If you are looking for a tutorial on how to make a puppet that has a movable mouth and hands that can actually grab things, this tutorial is for you! In this post, I’m going to talk about how to make Bottle Monster, who has a structure similar to that of Sesame Street’s Cookie Monster, Avenue Q’s Trekkie Monster and The Muppet Show’s Rowlf. A lot of these puppets use furry fabric but of course, that’s not a requirement.
Note that Bottle Monster is a variation of my prototype Mac and Cheese. I will not go as much into details as I did in the tutorial on how to build Mac and Cheese (a moving mouth puppet with arm rods), so I strongly recommend you to take a look at that post if you haven’t. First, the materials:
|Main body||furry fabric|
|Mouth board (interior)||cereal box|
|Mouth board (exterior)||black T-shirt|
|Pupil||drawn in with a marker|
|Head stuffing||bag of polyfill|
|Glues||hot glue gun|
Now, the steps: (The pictures match the number of steps. Click to enlarge.)
1) Draw your pattern onto the fabric: First draw your pattern onto the non-furry side of the fabric if you are using furry fabric because you will be flipping this inside out later. You want to first fold this piece of fabric in half, and then sew along the line you drew. And then cut it out (be careful, don’t cut the lines you’ve just sewn). At this point you should have some kind of giant bag made of fabric. Now flip it inside out. This would be the basic structure of the puppet.
Note that I have two types of patterns here. The one on top is the most straight forward way of doing it. Once you sew it and cut it, you pretty much already have the head, the body and the hands. However, if you didn’t buy enough fabric (I didn’t), then you can do it like the one at the bottom. The basic structure will lack the hands and you’ll make up for that by making two furry gloves that you will sew to the main structure when they are done. This is a little more work but it’s the way to go when you don’t have big enough fabric.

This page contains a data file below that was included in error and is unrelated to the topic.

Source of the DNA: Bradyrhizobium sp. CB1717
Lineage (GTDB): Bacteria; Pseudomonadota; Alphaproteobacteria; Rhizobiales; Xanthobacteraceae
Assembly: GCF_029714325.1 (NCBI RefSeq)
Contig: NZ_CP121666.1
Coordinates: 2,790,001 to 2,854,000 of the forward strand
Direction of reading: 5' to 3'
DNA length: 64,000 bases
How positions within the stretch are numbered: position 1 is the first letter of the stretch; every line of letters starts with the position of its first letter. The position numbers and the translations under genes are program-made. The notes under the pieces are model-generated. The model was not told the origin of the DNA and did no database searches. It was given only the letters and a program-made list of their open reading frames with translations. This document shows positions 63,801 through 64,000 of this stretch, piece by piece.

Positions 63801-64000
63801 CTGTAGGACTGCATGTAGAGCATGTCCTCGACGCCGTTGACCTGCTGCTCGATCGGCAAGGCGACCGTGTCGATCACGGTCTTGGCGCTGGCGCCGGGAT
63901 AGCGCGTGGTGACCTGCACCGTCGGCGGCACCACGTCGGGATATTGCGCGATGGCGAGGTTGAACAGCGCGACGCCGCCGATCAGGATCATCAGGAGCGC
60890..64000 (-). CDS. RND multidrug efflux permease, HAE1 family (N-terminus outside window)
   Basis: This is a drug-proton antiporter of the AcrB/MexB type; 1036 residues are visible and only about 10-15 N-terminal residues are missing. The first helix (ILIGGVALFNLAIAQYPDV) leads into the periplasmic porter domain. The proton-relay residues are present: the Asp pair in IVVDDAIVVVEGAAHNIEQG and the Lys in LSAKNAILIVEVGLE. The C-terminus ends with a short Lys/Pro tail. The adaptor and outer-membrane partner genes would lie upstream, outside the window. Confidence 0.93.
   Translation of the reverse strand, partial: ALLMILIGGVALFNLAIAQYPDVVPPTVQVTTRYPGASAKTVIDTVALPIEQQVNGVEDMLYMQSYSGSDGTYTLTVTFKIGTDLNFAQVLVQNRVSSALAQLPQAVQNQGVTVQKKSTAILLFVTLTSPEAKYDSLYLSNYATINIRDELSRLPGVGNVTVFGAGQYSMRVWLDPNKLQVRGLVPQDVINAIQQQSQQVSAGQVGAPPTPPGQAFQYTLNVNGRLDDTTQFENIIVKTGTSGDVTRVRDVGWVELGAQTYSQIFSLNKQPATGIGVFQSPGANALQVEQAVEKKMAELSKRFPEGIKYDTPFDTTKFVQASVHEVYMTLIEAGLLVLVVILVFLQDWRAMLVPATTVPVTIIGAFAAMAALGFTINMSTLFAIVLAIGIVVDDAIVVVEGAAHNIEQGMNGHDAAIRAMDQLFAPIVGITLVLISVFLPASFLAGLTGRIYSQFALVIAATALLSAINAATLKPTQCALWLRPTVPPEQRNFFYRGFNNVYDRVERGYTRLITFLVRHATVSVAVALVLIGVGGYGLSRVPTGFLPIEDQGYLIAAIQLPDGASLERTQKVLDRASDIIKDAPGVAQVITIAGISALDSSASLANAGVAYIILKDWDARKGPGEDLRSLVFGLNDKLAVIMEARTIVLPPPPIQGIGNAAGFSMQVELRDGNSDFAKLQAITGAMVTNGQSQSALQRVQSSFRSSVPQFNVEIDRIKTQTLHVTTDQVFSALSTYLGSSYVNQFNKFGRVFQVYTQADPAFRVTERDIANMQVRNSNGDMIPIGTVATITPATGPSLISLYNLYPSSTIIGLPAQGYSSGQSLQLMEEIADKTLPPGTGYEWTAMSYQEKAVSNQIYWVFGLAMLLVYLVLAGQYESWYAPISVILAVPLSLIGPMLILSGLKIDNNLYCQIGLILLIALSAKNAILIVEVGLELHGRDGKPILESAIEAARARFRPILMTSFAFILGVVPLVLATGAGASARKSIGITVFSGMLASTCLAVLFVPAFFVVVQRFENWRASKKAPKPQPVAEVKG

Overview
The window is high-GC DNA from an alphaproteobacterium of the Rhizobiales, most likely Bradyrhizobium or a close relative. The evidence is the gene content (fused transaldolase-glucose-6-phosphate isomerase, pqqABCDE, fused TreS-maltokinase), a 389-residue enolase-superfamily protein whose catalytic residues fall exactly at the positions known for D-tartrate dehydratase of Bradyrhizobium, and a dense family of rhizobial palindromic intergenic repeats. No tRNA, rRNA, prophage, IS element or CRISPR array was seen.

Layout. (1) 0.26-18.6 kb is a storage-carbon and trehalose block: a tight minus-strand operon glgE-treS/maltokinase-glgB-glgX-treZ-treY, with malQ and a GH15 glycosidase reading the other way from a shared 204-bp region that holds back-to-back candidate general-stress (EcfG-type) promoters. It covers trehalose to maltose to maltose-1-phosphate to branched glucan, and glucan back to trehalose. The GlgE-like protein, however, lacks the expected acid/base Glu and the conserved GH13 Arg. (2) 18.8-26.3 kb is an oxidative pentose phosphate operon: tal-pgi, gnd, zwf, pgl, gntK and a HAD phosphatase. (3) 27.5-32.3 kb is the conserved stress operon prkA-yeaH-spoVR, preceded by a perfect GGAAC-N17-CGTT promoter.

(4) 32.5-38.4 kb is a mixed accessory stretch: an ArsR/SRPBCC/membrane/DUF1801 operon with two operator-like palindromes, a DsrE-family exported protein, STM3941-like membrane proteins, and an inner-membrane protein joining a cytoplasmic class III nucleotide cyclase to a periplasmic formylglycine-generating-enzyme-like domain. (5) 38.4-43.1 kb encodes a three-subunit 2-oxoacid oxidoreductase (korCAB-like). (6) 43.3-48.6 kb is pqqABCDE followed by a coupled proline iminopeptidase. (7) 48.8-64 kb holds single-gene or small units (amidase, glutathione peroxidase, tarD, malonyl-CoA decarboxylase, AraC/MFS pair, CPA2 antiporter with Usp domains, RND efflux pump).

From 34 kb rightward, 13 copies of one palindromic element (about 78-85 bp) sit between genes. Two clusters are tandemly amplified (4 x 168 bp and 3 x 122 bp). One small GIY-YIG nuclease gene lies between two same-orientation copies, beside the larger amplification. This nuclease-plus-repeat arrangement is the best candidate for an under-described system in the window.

Also, make sure that you draw the hands way bigger than your actual hands. Why? This is because your fingers have some volume. If you just trace your hand instead of drawing it bigger, your fingers will not fit in the gloves when they are made. Also, in the process of sewing things and flipping it inside out, you lose some room too. So make sure you draw the gloves way bigger than your hand.
2) Make the mouth board: I cut out a piece of cardboard from the cereal box shown in the picture. (By the way, my ex-apartment-mate Scott said it’s very good cereal. I never tried it though.) And then cover this cardboard with a black piece of fabric. You can use felt or sheet foam if you want, but I just used a black T-shirt that I got from Rite-Aid for 2 bucks.
3) Cut a slit across the face to put the mouth board in: For maximum flexibility of the mouth, cut this slit about equal distance to the top and bottom of the face. Use some trials and errors to determine how wide this slit and how big the mouthboard should be. Before you actually glue them together, you can always make changes.
4) Glue the mouthboard in: Glue the mouthboard in. If you had done some experimenting in the previous step, the edge of the mouthboard should fit the edge of the open slit fairly well.
5) Put on the eyes: I drew these eyes on an index card, cut them out, and then glue them to the puppet. You can decorate it some more but I chose to keep it simple.
So that’s how you make a moving mouth puppet with glove hands! Now how do we operate this new puppet?
When this kind of puppet appear on TV, it’s usually operated by two puppeteers. One person will use his/her right hand to control the puppet’s mouth, and his/her left hand to control the puppets left hand, while another puppeteer uses his/her right hand to control the puppet’s right hand. But when you only have one puppeteer, you can go without the right hand. In fact, if you’ve noticed in our podcast, Bottle Monster almost never uses his right hand and I often put him on the right side of the screen as a result. What’s awesome about this kind of puppet is that his hands can actually hold things and have flexible gestures. That’s why in my podcasts, he’s usually the one holding a piece of paper reading questions from viewers.